ISIL blocks, set to execute Christians fleeing Raqqa, Syria

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Human rights activists fear Islamic State of Iraq and Levant (ISIL) is preparing to execute the remaining Christians in the terror group’s Syrian stronghold at Raqqa.

Syrian activists say ISIL has “issued a new decision” to block any Christians or Armenians from leaving its self-declared capital. The activists said about 25 Christian families still live in the city.

ISIL jihadists burned and looted Our Lady of the Annunciation Melkite Catholic Church in Raqqa.
ISIL jihadists burned and looted Our Lady of the Annunciation Melkite Catholic Church in Raqqa.

The activist group “Raqqa Is Being Slaughtered Silently” said on its website that ISIL “looks at Christians as infidels loyal to the West more than their loyalty to their homeland.”

The terrorist organization has forced out hundreds of thousands of Christians, threatening the existence of a religion that has endured in the region for 2,000 years.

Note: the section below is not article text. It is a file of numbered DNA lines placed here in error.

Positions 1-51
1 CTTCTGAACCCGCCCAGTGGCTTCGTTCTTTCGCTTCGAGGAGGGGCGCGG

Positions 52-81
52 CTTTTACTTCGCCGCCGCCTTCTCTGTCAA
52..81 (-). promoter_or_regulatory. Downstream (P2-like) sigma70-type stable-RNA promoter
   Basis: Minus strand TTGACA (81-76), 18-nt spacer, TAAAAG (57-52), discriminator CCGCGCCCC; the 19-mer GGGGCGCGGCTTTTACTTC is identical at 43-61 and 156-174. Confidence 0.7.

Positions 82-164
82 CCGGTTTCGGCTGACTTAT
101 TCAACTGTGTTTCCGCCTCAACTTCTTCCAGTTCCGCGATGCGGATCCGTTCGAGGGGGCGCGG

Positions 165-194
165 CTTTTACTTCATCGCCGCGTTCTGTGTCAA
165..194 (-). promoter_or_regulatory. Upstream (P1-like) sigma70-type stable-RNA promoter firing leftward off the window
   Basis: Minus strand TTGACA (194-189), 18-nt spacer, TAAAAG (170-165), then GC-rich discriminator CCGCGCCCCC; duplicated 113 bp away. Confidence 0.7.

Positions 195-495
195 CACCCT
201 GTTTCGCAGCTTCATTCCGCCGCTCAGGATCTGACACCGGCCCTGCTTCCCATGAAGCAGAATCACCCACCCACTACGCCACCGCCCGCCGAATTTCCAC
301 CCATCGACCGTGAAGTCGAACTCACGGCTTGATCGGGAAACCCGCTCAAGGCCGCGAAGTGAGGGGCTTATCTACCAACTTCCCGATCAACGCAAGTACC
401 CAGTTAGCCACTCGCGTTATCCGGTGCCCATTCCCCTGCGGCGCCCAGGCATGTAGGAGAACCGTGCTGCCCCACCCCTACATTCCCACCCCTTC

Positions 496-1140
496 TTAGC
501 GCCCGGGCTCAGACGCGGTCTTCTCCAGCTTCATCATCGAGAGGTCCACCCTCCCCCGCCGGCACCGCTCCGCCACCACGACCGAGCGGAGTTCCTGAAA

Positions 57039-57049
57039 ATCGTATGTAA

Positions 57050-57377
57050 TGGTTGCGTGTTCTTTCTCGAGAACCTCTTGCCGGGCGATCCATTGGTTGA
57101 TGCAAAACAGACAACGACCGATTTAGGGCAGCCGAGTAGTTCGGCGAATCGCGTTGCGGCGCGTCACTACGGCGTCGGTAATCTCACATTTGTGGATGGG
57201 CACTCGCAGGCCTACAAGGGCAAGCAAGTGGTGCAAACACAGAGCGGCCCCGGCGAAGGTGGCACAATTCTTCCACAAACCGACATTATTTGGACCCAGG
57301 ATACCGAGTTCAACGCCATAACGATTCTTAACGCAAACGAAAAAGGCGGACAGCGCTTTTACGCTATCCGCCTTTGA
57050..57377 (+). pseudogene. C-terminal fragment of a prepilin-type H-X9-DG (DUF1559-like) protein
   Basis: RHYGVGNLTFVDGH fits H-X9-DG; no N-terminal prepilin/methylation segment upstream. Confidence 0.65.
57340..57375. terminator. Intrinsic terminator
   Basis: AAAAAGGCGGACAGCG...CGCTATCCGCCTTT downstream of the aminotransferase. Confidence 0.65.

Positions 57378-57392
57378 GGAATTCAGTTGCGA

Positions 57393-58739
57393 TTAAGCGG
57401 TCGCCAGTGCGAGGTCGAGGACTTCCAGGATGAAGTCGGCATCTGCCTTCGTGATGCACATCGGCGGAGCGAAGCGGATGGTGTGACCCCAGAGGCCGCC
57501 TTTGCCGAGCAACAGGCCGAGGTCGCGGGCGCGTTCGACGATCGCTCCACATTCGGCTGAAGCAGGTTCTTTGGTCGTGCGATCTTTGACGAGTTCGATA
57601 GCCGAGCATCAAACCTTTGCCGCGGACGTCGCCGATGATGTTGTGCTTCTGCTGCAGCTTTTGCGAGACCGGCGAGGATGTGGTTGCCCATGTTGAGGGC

ISIL jihadists have destroyed buildings and ruins that hold historic and cultural significant for Christians in the Middle East. They have defaced or ruined ancient monuments in Nineveh, Palmyra and Hatra. Museums and libraries have been looted, books burned, and artwork and relics destroyed or looted and sold on the black market.

In January, satellite images showed how St. Elijah’s Monastery, south of Mosul, was reduced to a field of rubble by ISIL jihadists. The monastery, the oldest in Iraq, had survived for more than 1,400 years.

ISIL’s decree preventing Christians from leaving Raqqa came just days after the terrorists were driven out of the ancient city of Palmyra by Assad regime forces backed by Russian airstrikes.

Analysts said the victory of Palmyra and capture of its military airport, in the central Syrian desert, opens the way further east to Deir al-Zor province and Raqqa.

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